The so-called ‘flexible’ workforce

Written on Feb 06, 2019

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By Rebecca Kerr, OSCPA communications intern

The topic of workplace flexibility has been a hot issue recently in Ohio even as the weather has been anything but. A recent Harvard Business Review article shared what a PwC employee and her company learned from their own flexible work policy:

  1. You need to toss out the rule book.
  2. Everyone deserves the same degree of flexibility.
  3. When it comes to flexibility, trust is not earned.
  4. Flexibility is a two-way street.

The author, Anne Donovan, said it is important to allow the idea of flexibility to cultivate what she calls an “authentic culture” which preserves employees’ “creativity and agility.” PwC’s policy is to allow flexible work schedules for employees in a variety of situations ranging from missing one day due to extreme weather, to reduced hours on a regular basis in order to take their children to school.

The catch?

There isn’t one.

If they continue to provide good and timely work, the choice is theirs, regardless of duration at the company or ‘seniority.’ According to Donavan, flexibility is “not about working less, but it is about encouraging people to work differently.” She concluded, “when done right, flexibility results in a happier, healthier, and more productive workforce.”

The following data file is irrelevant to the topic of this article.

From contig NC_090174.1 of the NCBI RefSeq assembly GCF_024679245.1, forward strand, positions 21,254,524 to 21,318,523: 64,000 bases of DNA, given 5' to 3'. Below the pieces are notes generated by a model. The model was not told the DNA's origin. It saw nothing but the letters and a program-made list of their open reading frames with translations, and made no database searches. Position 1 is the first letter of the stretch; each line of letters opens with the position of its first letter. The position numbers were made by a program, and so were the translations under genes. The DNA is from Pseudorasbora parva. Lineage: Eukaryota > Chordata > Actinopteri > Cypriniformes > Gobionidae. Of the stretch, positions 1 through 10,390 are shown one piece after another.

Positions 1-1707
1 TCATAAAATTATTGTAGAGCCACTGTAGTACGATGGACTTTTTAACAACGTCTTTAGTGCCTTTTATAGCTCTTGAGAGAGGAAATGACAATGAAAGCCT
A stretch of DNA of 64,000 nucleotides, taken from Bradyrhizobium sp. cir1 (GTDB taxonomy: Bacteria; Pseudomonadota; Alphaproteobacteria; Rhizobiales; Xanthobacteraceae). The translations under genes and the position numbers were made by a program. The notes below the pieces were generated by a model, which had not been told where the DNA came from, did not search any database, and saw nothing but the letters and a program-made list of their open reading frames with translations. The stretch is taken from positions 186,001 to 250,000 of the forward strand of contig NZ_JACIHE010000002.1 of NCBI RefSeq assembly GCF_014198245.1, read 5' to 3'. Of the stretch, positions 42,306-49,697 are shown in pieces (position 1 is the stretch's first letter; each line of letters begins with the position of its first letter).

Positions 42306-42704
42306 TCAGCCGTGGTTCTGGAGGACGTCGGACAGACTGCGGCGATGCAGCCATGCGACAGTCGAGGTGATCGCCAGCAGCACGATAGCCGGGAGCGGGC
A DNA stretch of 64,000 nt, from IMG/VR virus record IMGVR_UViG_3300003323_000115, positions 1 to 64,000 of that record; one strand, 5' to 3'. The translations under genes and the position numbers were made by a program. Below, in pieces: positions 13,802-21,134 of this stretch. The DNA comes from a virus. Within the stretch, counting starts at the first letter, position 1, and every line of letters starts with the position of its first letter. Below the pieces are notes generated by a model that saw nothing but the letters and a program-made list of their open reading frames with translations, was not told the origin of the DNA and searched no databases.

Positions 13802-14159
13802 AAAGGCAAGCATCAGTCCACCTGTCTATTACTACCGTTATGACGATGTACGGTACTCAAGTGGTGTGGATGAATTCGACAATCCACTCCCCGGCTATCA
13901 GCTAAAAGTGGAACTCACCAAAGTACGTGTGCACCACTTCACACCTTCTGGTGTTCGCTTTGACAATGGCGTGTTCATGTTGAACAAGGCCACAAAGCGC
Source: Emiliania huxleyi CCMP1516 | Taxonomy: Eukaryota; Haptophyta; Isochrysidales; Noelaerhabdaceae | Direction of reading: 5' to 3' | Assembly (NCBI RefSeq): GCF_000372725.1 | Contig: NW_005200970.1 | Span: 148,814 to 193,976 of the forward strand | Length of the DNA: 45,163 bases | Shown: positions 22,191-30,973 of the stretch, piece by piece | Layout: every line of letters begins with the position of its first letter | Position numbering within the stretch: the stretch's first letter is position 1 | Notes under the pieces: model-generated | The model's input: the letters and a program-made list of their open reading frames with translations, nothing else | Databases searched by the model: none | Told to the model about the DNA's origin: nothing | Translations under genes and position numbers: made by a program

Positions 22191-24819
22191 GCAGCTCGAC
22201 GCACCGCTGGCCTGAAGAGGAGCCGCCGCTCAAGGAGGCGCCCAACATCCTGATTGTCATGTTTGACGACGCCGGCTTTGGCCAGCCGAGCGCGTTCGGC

And with recent Ohio temperatures that can inflict frostbite in mere minutes, OSCPA wondered just how flexible some employers are when it comes to working from home. So, last week we asked readers, “How flexible is your employer with work arrangements during hazardous weather?” The answer options were as follows:

  1. Very flexible. If you don’t feel safe coming in, work from home.
  2. Somewhat flexible. I’m allowed to miss a day, but I’d have to take vacation/paid time off.
  3. Not very flexible, but they will close the office when the weather is abnormally bad.
  4. Inflexible, we must come in unless the roads are closed.

Seventy-six percent of respondents chose option A, while 12% chose option B, 12% chose option C and no one chose option D.

The results coincide with the seemingly growing trend of increased flexibility in the workplace. So, it looks like Ohio employers are realizing flexible work arrangements are good for themselves and their staff.

Don’t forget to answer this week’s poll question: “What was the most important development in the profession in the last 12 months?

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